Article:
Obama wants that. Obama's world view is redistribution of wealth. Obama's world view is to attack people-I mean, you saw it in Joe the plumber-attack people and destroy them if they have a different point of view than yours. I mean, Obama is a radical. And at the very best, he is a socialist.

MATTHEWS: But we have a-we have a-let's talk about what we're stuck with, what we have. We have a tax system. The way the burden is distributed, as you know-you probably make a little more than a congressman makes now, maybe a lot more, but you realize this tax-the way this tax system works is if you make a good deal of money, you pay about 50 percent, if you count state and local and federal. It gets up to about 50 percent. If you don't make much money, if you're a working guy or working woman out there, you mainly pay payroll taxes. You don't pay a big chunk of income taxes. We have a very progressive tax system that really hits you harder at the top.


MATTHEWS: Are you against that?

DELAY: Oh, yes.

MATTHEWS: Are you against that?

DELAY: We ought to throw this tax system out and we ought to impose a fair tax system where every American is paying some tax and has some vested interest in America. But Obama wants to raise your taxes. And I guarantee you he will not cut taxes. He will come in as president, if he is president, along with Nancy Pelosi and Harry Reid, and the first thing they'll do is raise taxes and they'll forget about cutting taxes. And they want to get taxes back up to the rates that they were back when they were in control back in the '60s and '70s.


DELAY: And you'll be paying 80 percent and 90 percent...


DELAY: ... just like Europe. That's how you can redistribute the wealth.

MATTHEWS: OK, Mr. DeLay, a political question. You built a-you helped build the Democratic-the majority, the Republican majority, in the House of Representatives back in the '90s. It wasn't 100 years ago, it was fairly recently.

DELAY: Right.

MATTHEWS: Now it looks like the part-your party's about to take another beating, maybe lose 30 more seats...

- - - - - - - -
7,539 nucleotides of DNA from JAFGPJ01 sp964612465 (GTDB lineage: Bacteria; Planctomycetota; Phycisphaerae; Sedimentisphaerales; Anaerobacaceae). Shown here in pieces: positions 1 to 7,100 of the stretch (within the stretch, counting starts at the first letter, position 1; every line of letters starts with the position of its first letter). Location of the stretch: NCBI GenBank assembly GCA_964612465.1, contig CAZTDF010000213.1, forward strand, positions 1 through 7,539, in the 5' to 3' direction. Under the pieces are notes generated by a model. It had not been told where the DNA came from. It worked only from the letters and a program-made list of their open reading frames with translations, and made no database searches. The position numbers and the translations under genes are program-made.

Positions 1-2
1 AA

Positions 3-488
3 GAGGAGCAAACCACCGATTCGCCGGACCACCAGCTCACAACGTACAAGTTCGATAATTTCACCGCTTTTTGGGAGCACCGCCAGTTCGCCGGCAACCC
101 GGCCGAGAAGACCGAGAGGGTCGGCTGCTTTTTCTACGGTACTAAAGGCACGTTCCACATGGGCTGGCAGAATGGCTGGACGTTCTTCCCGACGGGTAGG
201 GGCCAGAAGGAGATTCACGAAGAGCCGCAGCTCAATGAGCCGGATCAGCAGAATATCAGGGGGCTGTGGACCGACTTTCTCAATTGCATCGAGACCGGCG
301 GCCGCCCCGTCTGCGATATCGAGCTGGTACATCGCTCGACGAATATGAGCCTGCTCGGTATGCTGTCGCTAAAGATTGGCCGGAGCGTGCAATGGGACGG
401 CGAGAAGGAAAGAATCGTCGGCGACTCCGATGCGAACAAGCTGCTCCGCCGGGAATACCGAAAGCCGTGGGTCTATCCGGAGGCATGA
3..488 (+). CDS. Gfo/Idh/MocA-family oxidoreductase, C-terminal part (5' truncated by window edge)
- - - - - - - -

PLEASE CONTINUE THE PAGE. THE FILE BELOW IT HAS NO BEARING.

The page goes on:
MATTHEWS: ... next Tuesday. It's going to be down to the old shrivel of the Republican Party it was 20 or 30 years ago, down to 160 seats maybe, 170 seats. Who's...

DELAY: You wish, Chris. It may get down to 170...

MATTHEWS: I'm asking!

DELAY: ... at the worst.

MATTHEWS: Well, we compare numbers. OK, 170. I'm telling you, it's way down to where it was, out of 435. That's a small minority.


MATTHEWS: I'm just asking you, without getting into exact numbers-

I don't know you're doing this. You're a smart guy. OK, 170. How...


DELAY: Wait, wait, wait. I'm not saying 170.

MATTHEWS: OK. OK, I'm not-OK. You think I'm trying to pin you. I'm not trying to pin you. If your party takes a big loss next week, whose fault is it?

DELAY: Oh, there's lots of fault, and you can't point the fingers. The one thing I'm trying to do, and I have been for the last two years, is tell Republicans and conservatives to get over it. Everybody wants to blame each other and point the fingers at everybody. There was a lot of things that brought the party down, no one person, no one ideology, and what we need to be doing is understand that and start rebuilding again. We've been there before. We were there in the '70s and we came back very, very strong. So we can do it again.

MATTHEWS: Well, it must be tough to lose to people you think are Marxist radicals. I mean, that must really hurt.

DELAY: Oh, we're not going to lose. The American people are going to figure it out and vote against Obama.

MATTHEWS: OK. OK. It's great having you on, Congressman. You speak your mind.

DELAY: Thank you, Chris.

MATTHEWS: You do not speak with a forked tongue, that's for sure.

DELAY: That's for sure.

MATTHEWS: Former U.S. congressman Tom DeLay, once part of the brilliant leadership of the Republican Party in Congress, now in hasty retreat.

Let's bring in U.S. Congresswoman Debbie Wasserman Schultz, a Democrat from Florida. Keeping the air lively here, Congresswoman, you're one of my favorite people on this show.